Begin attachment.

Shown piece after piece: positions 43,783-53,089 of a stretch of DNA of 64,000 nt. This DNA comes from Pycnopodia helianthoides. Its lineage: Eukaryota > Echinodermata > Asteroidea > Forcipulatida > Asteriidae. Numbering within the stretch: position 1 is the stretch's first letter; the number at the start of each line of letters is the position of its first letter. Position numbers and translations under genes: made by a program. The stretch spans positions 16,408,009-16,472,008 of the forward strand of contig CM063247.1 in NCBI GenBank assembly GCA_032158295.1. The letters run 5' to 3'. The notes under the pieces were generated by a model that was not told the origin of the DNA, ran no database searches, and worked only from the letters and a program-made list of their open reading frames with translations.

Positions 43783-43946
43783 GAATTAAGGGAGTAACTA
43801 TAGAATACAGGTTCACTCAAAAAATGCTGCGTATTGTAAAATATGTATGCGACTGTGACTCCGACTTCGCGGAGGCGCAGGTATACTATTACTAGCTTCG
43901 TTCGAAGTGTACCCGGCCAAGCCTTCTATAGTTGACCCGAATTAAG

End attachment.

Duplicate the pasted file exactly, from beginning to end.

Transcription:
Shown piece after piece: positions 43,783-53,089 of a stretch of DNA of 64,000 nt. This DNA comes from Pycnopodia helianthoides. Its lineage: Eukaryota > Echinodermata > Asteroidea > Forcipulatida > Asteriidae. Numbering within the stretch: position 1 is the stretch's first letter; the number at the start of each line of letters is the position of its first letter. Position numbers and translations under genes: made by a program. The stretch spans positions 16,408,009-16,472,008 of the forward strand of contig CM063247.1 in NCBI GenBank assembly GCA_032158295.1. The letters run 5' to 3'. The notes under the pieces were generated by a model that was not told the origin of the DNA, ran no database searches, and worked only from the letters and a program-made list of their open reading frames with translations.

Positions 43783-43946
43783 GAATTAAGGGAGTAACTA
43801 TAGAATACAGGTTCACTCAAAAAATGCTGCGTATTGTAAAATATGTATGCGACTGTGACTCCGACTTCGCGGAGGCGCAGGTATACTATTACTAGCTTCG
43901 TTCGAAGTGTACCCGGCCAAGCCTTCTATAGTTGACCCGAATTAAG